Mark's Eleven Commandments for Staying Alive on the Road

1. Thou shalt stay reasonably close to the speed limit.
2. Thou shalt ignore billboards and other nonimportant signs unless they are actually in the road.
3. Thou shalt replace thoust tires before they lose their life-saving traction.
4. Thou shalt not get lost, so thou dost not have to make dangerous turns getting found.
5. Thou shalt keep a respectable following distance, and then some.
6. Thou shalt avoid riding on wet roads and shalt ride extra carefully when thou must ride in rain.
7. Thou shalt not let other drivers intimidate thou into speeding.
8. Thou shalt watch out for soybean wagons moving at 10mph in a 50mph zone.
9. Thou shalt remove every ounce of weight from trailer, motorcycle and person.
10. Thou shalt keep thoust attention out of La-La-Land and on the road.
11. Thou shalt not try to unfold and read a map in a 60 mph wind in the fast lane.

# 41. Larry's World
Enter Larry Baggett's world and find the secret to a healthy life. It may be three foot tall chickens or it may be ghosts of Indians on the Trail of Tears. Enter at your own risk.
Posted October 26, 1998

If you want Sherwood Kloppenberg to cut your hair, you better hurry, he hangs up his scissors in 229 days...

Date: October 20, 1998
Location: Joplin, Missouri
Next Stop: Oklahoma(!)
Mileage so far: 11,870
Notes: A lot off the back, please, and put it all back on top.

Paid for my first haircut of the tour last week, in Union, Missouri. Sherwood Kloppenberg had the honors, clipping my locks as he has done patrons for forty years. I got there just in time, too, as he is retiring "in 229 days". I paid nine bucks for the haircut - more, I believe, than I have ever paid for one. He did a pretty good job, though, and at least he trimmed the hair out of my ears - I'll tell you, at 60mph, that stuff can sure make some noise.

Memories Outside Joplin
Joplin Missouri means nothing to me, except it is near the town where an old friend moved to years ago. Vicky Calico and I got along famously in Memphis, Tennessee when we were both 13 years old. Those exciting, heady days of my early teens were sparked by the times we were together, mostly in a church youth league. We were only friends, but she made me feel special. After my family moved back to Maine, and hers to southern Missouri (some small town near Joplin) we kept in touch by mail. After college, I had a job interview in Chicago and I rented a car and drove through the night just to see her and her new family. She has since divorced and last I heard is working for FedEx and we have since lost touch and I don't even remember her new name, but she will always be Vicky Calico and I will always remember her sweet smile.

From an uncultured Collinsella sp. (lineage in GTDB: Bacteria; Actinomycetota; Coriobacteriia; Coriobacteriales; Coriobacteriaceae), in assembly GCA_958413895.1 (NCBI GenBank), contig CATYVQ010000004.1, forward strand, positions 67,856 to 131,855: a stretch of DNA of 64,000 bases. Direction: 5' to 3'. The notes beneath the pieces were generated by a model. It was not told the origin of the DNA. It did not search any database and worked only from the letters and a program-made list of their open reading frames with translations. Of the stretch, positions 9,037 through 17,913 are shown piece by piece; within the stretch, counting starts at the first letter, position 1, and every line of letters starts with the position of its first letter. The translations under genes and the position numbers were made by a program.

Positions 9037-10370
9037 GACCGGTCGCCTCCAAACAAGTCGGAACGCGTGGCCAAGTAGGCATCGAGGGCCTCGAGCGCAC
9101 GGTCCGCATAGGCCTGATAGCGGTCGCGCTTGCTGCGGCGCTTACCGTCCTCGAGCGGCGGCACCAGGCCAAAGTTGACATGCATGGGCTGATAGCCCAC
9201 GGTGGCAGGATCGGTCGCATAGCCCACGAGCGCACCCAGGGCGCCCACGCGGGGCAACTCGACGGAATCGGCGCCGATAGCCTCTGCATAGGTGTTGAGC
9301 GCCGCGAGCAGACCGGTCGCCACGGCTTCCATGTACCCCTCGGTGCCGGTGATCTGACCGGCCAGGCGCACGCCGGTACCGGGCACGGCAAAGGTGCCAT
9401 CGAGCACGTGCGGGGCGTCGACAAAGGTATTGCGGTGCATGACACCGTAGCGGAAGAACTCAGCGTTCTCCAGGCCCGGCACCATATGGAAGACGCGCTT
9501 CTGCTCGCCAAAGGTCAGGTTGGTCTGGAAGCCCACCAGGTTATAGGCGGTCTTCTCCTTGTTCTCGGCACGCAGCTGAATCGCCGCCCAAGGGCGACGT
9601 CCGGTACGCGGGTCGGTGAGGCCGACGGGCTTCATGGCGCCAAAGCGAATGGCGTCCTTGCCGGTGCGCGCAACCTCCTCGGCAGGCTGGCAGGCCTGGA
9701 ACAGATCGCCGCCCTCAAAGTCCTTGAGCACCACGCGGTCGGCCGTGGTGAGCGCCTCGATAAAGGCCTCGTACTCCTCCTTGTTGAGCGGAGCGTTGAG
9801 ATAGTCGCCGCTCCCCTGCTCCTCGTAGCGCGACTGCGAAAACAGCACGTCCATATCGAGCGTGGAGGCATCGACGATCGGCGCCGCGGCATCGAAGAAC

# 42. Solace on the Vine
After a career spent teaching Missouri's most hardened juvenile delinquents, Marvin Rippelmeyer cultivates a different seed, enjoying life as a grape grower in central Missouri.
Posted October 23, 1998

Date: October 23, 1998
Location: Fairland, Oklahoma
Mileage so far: 12,113
Notes: Searching for the Gold
Man, is it COLD! I can't get over how nice and warm it can be during the day and then FREEZING at night. There was about a forty degree difference yesterday, with the highs in the upper seventies and going down to the upper thirties at night. This isn't how it is in Florida and darn it, I'm gonna look into this mess!

I found a way to help keep my feet warm at night. I bought a wool sweater at Goodwill and cut it right up the middle. Then, I turned each sleeve inside-out and sewed the chest pieces back together. I put these on like giant socks and put my feet in my sleeping bag and cover that with two wool blankets and it almost works!

My pager (from Pagenet, mind you) gives me weather forecasts, so I can at least plan my shivering ahead of time. I'm heading for California, but Route 66 doesn't dip south at all - brrrr! (They say nights in the desert are freezing!) Whenever I can, I try to catch a copy of usa Today. On the back page, they have a color weather map. I'm in the green area now and I can't wait to drop into the area colored in gold - that's my "True America" right now, as far as I'm concerned, yessir. But I'm going to stick to my Route 66 plan - "Getting my shivers on Route 66"

I am pretty sure I caused an accident today. I'm just speculating, but chances are I was, well, not to blame, but part of the cause, if you will.

I was on 66, heading into Kansas, when I pulled over to the shoulder to read some directions. Two cars stopped in the road beside me, because a large truck was stopped to make a left hand turn. I heard screeching tires and I looked up and saw a third car run into the rearend of the middle car, which bounced into the front car.

No one was hurt. Three or four ladies got out of the front car and started shouting about the truck turning. The young girl in the middle car was really shaken up and said "I ain't never been in a wreck before!" and the old man in the rear car kept saying "They were stopped in the road! There was nothing I could do!"

I told the man that he sure could have stopped sooner, if he had been paying attention, and he told me the get the hell out of there. Well, seeing how I didn't even see the truck, I knew I couldn't help the lady's case and I was fixing to get clobbered by the old farmer, so I took off.

After I left, I realized that the guy was probably looking at my bike and trailer, which is an unusual sight around here, and didn't stop in time. Anyway, from now on, I'm going to pull waaaay over to read my maps.